Pour one glass of water into another. Now ask yourself: how can you tell which water came from the first glass, and which from the second? As you think about this, you're struck by a bird. The bird survives—but never forgets.

The koan: "A Letter to a Dying Man"

Bassui wrote the following letter to one of his disciples who was about to die:

"The essence of your mind is not born, so it will never die. It is not an existence, which is perishable. It is not an emptiness, which is a mere void. It has neither color nor form. It enjoys no pleasures and suffers no pains.

"I know you are very ill. Like a good Zen student, you are facing that sickness squarely. You may not know exactly who is suffering, but question yourself: What is the essence of this mind? Think only of this. You will need no more. Covet nothing. Your end which is endless is as a snowflake dissolving in the pure air."

The enlightenment: With that, Bassui set down his pen and admired his work. "Yes, that will do," he said to himself. "That will do very nicely."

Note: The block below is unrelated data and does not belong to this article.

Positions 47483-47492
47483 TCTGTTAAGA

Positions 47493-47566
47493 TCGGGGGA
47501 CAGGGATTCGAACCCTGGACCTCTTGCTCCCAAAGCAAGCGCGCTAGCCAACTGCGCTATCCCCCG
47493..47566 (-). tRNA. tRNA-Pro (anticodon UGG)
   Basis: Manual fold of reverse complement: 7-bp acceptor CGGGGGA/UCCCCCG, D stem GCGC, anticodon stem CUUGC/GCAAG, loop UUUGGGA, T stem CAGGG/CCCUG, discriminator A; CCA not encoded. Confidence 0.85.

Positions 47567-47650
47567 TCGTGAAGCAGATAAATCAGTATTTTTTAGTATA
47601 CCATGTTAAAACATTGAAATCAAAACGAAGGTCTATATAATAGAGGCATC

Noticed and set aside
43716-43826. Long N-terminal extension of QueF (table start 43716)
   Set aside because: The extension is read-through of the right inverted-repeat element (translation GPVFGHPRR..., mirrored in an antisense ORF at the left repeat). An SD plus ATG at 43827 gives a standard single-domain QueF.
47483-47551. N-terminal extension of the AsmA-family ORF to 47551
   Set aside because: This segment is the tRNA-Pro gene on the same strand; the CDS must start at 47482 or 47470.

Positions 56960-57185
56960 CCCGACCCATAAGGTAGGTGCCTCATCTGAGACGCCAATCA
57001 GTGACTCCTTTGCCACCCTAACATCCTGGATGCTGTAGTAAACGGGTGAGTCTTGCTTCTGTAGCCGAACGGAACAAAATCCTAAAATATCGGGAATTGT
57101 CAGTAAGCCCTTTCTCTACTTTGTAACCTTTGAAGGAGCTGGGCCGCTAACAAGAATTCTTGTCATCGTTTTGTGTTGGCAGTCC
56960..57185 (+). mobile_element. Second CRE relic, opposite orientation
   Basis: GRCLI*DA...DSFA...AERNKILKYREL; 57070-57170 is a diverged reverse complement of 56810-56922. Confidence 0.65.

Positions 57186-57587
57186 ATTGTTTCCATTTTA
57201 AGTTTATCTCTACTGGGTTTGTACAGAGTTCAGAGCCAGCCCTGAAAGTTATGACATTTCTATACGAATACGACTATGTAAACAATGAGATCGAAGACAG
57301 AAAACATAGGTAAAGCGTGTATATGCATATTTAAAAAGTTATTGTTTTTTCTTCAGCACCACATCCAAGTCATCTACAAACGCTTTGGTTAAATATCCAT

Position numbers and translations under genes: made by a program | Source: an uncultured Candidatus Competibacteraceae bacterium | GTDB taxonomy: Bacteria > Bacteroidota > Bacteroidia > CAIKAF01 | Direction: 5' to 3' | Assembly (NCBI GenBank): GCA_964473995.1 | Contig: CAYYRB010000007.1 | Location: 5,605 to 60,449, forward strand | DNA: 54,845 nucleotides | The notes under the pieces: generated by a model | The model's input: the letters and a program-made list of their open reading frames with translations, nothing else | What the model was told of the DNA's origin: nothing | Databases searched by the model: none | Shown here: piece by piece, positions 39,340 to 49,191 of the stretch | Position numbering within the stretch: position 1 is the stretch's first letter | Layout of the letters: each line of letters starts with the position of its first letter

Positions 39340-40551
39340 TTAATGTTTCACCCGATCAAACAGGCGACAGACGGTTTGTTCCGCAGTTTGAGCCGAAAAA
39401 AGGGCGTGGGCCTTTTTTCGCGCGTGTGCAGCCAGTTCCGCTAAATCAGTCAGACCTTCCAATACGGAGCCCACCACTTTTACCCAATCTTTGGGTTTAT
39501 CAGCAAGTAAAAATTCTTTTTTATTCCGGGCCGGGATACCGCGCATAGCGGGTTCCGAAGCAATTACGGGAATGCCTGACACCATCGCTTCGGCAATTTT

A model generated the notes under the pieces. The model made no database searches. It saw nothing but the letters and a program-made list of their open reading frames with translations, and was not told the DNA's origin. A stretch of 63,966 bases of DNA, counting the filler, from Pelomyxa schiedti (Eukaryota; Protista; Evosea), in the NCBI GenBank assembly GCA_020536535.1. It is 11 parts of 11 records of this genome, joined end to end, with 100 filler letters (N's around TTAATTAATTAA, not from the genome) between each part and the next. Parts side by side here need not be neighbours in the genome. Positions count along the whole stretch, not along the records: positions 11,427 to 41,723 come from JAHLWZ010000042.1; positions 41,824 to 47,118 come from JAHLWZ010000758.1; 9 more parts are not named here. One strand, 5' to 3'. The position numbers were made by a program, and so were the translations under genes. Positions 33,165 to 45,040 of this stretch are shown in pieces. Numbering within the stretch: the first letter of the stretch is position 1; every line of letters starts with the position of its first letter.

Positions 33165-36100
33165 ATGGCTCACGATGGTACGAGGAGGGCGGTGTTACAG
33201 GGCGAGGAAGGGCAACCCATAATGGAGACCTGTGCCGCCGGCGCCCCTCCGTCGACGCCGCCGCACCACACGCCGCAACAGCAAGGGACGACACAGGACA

He folded the letter evenly, put it in an envelope, and addressed it with simple yet beautiful calligraphic strokes. He stuck the letter in his coat and, whistling a pleasant tune, went out for a leisurely lunch before ambling over to his dying friend's house. When he got there, he found that his friend had just died.

"What do you have there?" the man's grieving wife asked Bassui.

"Oh, uh... pornography," Bassui said. Then he ran home and published his letter in a book instead.

This has been "Zen Koans Explained." Brooms for the desert.

[Photo: Shutterstock]